Today much of the site of Rocky Mount sits under a hydroelectric reservoir at Great Falls, SC, but the Catawba Falls here had been a military site back to Revolutionary times.  The British maintained an outpost there, which drew an attack by Continental Brig. Gen. Thomas Sumter on 1 August 1780, after the devastating Battle of Waxhaws nearby in May of that year.  The Mount Dearborn federal armory or arsenal opened here in 1802 to compliment the established military facilities at Springfield, Massachusetts, along with facilities at Harper’s Ferry, Virginia.  Tragically, the site was soon abandoned, during a flu epidemic.  The buildings were fortified and garrisoned by the South Carolina militia during the War of 1812, abandoned in 1817 and returned to the State in 1829.  Sherman’s troops took down what buildings remained while camped here.

(map by J. Leader, published by Archaeological Society of South Carolina)



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Diary of Orrin Brown—Feb 27, 1865

Capt Edward S. SimondsDiary of Orrin Brown, Rocky Mount, South Carolina

Monday–Feb. 27th

I will here insert the names of our Commanding officers from the highest to the lowest: Major Gen. W. T. Sherman commanding this army, Corps Commander is Major Gen. Jeff. C. Davis, Division Commander is Brig. Gen. Jas. D. Morgan, Brigade Commander is Brig. Gen, Wm. Vandervere. Our Col. is Henry Crumond Company officers is Capt. Casper Earnest, 1st Lieut. Patrick Kelley, 2nd Lieut. Edward S. Simonds, Orderly Sgt. Harvey M. Smith, 2nd Sargt. Wm. H. Adams, 3rd Sgt. Saml. M. Brower, 4th Sgt. Wm. Dunbar. I will omit the Corporals.

We had a very nice night and it was clear and pleasant this Am but clouded up this PM and some sign of rain. I mentioned yesterday that our trains had all come up but I was mistaken, for when the train had got about half over the Pontoon Bridge broke and they lost 14 boats and they had to move the bridge down the river about 1/4 mile and our regt. was detailed to go down and make about 1/2 mile of new road and they did not get it done till about dark. There was one man in another company got hurt very bad by a tree that was sliding down the bluff a limb struck him on the head. The name of this place is Rocky Mount. and it is very well named for it is a rough rockey country. The report came in yesterday that Richmond was taken and Grant lost 6,000 men but they do not generally give Credit to the report. My health is better today than it has been for several days. I read 10 Chapters in the Testament today.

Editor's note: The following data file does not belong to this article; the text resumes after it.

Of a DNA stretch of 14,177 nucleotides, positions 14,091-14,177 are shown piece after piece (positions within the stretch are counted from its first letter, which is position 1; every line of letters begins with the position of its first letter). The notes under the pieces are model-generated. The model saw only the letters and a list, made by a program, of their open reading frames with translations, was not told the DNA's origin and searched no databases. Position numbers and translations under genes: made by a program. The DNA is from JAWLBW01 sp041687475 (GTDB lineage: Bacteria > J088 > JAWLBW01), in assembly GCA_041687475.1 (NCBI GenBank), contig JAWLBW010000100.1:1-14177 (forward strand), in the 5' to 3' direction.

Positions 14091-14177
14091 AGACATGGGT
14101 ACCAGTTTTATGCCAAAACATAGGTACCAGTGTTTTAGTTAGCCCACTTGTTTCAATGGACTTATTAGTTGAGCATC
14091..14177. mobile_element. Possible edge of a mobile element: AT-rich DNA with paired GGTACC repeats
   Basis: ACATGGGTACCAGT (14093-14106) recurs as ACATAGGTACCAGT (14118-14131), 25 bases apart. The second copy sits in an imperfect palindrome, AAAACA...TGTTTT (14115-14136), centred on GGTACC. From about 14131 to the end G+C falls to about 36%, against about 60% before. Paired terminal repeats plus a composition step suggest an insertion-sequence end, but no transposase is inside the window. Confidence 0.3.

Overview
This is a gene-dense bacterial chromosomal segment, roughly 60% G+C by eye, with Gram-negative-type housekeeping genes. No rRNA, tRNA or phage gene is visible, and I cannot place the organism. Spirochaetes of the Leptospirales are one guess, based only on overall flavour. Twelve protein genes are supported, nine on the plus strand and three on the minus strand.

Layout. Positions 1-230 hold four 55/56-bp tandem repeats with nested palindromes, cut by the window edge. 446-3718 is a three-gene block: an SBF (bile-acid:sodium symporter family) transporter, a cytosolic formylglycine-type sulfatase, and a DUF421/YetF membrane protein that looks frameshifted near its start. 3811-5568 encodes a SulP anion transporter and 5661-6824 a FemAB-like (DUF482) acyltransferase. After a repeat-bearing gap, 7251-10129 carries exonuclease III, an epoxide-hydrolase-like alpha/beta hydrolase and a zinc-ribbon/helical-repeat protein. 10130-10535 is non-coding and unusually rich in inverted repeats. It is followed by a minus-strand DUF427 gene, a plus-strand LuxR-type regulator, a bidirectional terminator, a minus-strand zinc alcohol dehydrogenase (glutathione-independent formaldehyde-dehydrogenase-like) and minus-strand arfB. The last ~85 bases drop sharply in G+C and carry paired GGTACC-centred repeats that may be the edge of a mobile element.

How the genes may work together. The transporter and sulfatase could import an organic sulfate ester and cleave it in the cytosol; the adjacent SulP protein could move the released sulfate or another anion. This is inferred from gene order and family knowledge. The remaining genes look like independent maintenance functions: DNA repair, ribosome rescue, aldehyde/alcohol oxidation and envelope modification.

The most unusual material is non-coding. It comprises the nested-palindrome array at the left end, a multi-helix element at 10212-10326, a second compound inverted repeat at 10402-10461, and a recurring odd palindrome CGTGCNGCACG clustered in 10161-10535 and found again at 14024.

Here, Pvt. Brown recounts his chain of command we reviewed at the start of the Carolinas Campaign.  This includes:

  1. Gen. William T. Sherman
  2. XIV Corps, Bvt. Maj. Gen. Jefferson C. Davis of Indiana
  3. 2nd Divison, Bvt. Maj. Gen. James D. Morgan of Illinois
  4. 1st Brigade, Brig. Gen. William Vandever of Iowa
  5. 14th Regiment Michigan Infantry, Lt. Col. George W. Grummond.

And we here find the answer to our earlier question of who the Company commanders are, including Caspar Ernst and Patrick Kelley.  Capt. Ernst was from Nunica, Michigan, enlisted 18 Nov 1861, was promoted to captain in 1863, and had actually just been promoted to major on 13 February 1865.  While Kelley is a common name, it seems 1st Lt. Patrick Kelley of the 14th Michigan was from Grand Rapids; he enlisted 13 Feb 1862, was promoted to Full 1st Lieutenant in 1863, then was to be promoted to Captain on 14 March 1865.  2nd Lt. Edward S. Simonds (pictured above from the Library of Congress) is also listed in the National Park Service database as Edward Simons; he enlisted at Owosso as a sergeant and ended as a Captain.